Mark Ames in Jacobin:
Although a reactionary, Naipaul was never a lackey like today’s right-wing “intellectuals”; he never shied away from describing the brutality of colonialism (unlike bootlicking scum like Dinesh D’Souza, who never missed an opportunity to glorify his white right-wing masters for colonizing India, despite the tens of millions of Indians who died of famine in the Raj).
And at last Cleaver stood up. He was tall beside the CIA man. He was paunchy now, even a little soft-bellied. His blue shirt had a white collar and his dark red tie hung down long. The touch of style was reassuring.
Somebody asked about his political ambitions. He said he wanted to get on the Berkeley city council. And then, inevitably, someone asked about his attitude to welfare. His reply was tired; he gave the impression of having spoken the words many times before. “I’m passionately opposed to the welfare system because it’s made people a parasitic dependency on the federal system. . . . I want to see black people plugged into the economic system. . . . Welfare is a stepping-stone to socialism because it teaches people the government is going to solve our problems.”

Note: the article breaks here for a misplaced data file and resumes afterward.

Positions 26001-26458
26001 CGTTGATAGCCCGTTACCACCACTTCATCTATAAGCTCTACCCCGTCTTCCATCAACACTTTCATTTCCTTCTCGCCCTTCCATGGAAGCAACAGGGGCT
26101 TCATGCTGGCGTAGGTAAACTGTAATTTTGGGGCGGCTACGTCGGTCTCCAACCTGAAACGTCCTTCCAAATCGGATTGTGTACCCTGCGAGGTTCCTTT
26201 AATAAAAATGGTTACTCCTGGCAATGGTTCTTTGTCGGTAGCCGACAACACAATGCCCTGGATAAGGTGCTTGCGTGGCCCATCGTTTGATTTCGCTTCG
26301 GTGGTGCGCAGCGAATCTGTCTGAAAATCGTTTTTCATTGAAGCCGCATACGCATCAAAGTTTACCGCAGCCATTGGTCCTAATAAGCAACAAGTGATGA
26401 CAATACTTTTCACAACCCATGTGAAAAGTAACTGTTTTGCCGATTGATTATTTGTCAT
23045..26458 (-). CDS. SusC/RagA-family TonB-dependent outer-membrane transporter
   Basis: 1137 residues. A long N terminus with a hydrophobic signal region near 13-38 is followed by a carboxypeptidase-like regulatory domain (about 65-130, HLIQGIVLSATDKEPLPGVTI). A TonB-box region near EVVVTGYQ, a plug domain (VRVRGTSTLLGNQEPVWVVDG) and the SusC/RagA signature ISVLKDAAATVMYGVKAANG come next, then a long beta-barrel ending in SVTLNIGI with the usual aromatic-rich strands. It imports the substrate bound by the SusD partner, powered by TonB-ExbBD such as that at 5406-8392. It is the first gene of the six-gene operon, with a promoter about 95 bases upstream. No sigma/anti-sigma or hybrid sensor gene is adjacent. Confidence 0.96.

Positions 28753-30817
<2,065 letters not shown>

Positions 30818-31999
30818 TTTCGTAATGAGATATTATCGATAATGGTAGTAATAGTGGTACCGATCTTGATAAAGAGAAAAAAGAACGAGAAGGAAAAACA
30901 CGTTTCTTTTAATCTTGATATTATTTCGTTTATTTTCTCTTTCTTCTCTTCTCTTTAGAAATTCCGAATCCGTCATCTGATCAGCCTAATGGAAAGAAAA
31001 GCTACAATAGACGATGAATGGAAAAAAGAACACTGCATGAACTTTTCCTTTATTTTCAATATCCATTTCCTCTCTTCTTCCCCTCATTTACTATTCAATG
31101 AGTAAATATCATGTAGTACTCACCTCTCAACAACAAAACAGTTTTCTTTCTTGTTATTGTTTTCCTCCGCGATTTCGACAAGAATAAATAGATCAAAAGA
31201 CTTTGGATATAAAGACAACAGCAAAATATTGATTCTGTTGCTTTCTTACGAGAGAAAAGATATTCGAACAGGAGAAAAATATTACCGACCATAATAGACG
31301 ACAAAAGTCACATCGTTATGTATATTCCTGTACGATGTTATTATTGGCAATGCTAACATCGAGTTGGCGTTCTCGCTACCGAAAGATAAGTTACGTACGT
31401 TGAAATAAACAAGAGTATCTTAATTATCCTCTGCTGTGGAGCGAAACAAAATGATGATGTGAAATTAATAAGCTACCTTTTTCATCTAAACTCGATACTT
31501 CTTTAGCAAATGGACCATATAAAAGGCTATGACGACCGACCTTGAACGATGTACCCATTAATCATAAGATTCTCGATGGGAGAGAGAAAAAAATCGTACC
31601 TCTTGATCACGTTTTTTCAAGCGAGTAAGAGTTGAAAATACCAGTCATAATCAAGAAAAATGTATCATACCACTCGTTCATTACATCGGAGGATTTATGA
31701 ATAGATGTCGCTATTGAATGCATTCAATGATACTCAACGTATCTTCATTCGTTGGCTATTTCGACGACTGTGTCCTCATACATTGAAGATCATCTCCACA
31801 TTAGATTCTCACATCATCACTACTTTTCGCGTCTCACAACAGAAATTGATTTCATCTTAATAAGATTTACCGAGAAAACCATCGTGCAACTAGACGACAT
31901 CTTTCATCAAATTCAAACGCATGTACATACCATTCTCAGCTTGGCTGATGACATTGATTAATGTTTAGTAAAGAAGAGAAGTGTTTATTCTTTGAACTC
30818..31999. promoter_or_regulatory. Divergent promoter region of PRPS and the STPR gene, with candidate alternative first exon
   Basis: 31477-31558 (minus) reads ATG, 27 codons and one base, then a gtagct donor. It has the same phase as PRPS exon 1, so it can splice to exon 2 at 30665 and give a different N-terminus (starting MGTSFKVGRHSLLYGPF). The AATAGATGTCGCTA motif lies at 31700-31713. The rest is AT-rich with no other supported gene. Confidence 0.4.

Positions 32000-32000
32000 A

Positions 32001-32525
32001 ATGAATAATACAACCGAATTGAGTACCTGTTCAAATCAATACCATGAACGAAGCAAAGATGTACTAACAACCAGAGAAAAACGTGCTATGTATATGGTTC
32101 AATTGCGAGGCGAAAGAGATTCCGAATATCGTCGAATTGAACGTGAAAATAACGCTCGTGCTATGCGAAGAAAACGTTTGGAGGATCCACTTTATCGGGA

That was more or less it. It seemed to be all that was required of “Eldridge,” that statement about socialism and welfare. And soon the session was declared closed. A repeat began to be prepared. As in a fair, shows were done over and over again, and in between business was drummed up.
Naipaul is so affected by the sight of this conquered, lobotomized-Republican Eldridge Cleaver that he goes back again to Cleaver’s Black Panther days and finds himself not just empathizing but actually appreciating Cleaver’s literary and intellectual talents, something Naipaul couldn’t see back in the sixties:
. . . Away from the dark corner, Cleaver, placid, gray-haired, leaned against a wall. Two or three journalists went to him. But the very simplicity of the man on display made the journalists ask only the obvious questions, questions that had already been asked.